Translated from the Gibberish, by Anosh Irani. Pub 2019
I recognized the author’s name as the playwright of something I’d seen years ago (the play was The Matka King). I was intrigued by the jacket description, so added this to the tsundoku back in January and took it along on vacation.
Irani’s book consists of six short stories, bracketed by two semi-memoirs about his own visit home to Bombay and his struggles with depression, isolation, and writing. The stories are better than the memoir bits, bringing colourful and tragic characters to life. Irani descriptions and narratives are good, and the twists in the tales are often surprising, if the outcomes predictable. The best stories were:
- Behind the Moon, about an illegal immigrant in Vancouver and his participation in a cricket match.
- The Treasury of Sweetness, about a new immigrant in Vancouver, his sweet shop, and his new friend.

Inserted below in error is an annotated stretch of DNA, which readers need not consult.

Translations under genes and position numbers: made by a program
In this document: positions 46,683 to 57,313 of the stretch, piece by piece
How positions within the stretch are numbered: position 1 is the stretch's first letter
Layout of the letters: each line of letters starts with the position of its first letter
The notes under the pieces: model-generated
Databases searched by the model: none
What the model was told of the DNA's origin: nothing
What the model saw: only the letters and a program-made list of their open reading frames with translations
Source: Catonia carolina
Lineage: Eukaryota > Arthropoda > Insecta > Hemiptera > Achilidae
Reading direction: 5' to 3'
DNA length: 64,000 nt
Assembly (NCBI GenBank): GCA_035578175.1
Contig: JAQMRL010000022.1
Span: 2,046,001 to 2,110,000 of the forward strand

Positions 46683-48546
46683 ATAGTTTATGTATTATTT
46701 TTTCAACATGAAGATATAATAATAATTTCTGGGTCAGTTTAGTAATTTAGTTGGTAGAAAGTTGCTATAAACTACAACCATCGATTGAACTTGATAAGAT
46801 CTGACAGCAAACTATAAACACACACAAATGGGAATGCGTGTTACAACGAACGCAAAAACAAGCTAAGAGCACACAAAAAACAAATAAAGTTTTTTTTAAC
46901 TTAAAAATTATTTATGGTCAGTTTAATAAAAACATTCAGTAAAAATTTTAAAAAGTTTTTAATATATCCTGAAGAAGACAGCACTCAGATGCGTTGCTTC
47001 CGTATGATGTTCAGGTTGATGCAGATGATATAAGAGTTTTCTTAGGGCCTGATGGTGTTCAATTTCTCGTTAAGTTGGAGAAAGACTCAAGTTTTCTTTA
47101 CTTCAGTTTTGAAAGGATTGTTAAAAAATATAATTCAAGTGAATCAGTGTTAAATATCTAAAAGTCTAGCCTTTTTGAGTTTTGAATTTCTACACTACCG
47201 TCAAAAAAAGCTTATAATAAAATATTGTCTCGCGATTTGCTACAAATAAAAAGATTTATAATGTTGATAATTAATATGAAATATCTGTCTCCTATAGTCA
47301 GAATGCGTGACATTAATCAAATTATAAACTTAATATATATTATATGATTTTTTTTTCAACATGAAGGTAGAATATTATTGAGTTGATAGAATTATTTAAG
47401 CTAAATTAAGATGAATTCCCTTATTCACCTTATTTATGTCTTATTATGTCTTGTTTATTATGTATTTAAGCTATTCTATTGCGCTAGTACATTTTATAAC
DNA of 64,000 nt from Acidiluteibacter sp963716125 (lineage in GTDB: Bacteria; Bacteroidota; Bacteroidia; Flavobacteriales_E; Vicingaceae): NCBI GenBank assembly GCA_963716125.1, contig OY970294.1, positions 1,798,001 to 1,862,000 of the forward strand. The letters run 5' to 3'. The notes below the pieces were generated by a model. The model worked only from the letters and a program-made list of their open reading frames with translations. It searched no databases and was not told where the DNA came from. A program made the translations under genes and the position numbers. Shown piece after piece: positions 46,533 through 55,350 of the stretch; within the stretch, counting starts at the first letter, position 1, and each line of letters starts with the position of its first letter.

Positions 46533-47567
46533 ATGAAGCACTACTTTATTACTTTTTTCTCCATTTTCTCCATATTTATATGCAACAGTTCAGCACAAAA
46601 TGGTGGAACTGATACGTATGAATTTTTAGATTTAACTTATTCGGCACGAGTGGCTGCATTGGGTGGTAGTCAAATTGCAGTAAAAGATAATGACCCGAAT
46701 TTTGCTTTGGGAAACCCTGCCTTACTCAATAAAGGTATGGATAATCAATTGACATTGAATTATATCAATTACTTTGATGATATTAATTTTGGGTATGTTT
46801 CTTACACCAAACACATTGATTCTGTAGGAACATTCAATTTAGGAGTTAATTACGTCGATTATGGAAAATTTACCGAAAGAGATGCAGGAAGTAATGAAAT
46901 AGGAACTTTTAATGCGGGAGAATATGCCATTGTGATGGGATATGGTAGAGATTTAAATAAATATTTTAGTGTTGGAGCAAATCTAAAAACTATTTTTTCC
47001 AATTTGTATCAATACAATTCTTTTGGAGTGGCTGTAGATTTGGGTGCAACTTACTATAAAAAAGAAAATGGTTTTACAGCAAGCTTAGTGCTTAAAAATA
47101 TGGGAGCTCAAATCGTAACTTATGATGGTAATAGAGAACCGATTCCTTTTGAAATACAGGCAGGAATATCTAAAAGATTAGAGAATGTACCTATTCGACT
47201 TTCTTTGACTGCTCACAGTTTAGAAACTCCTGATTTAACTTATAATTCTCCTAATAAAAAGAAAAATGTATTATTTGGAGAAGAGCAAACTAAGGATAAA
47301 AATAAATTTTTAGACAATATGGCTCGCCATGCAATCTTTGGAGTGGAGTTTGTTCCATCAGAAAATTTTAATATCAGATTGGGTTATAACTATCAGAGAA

While I enjoyed the short stories, they felt somewhat derivative of the superior stories by Rohinton Mistry (especially A Fine Balance). None of the stories has a happy ending, and some are downright dispiriting, as tragic souls trying to find happiness are beaten by life’s tyrannical systems and forced to submit to their place in the world. Like with Mistry’s stories, the lesson is: no matter how hard you work or how good/smart you are, you cannot change your dismal place in life, any brightness will be swiftly blackened, and there is no such thing as justice.
Fate: charity shop. If I want depressing tales of life in India and/or of Indians in Canada, I’ll read Mistry again.
3 – a book published in 2019
17 – a book of short stories
24 – a book by an author whom you’ve never read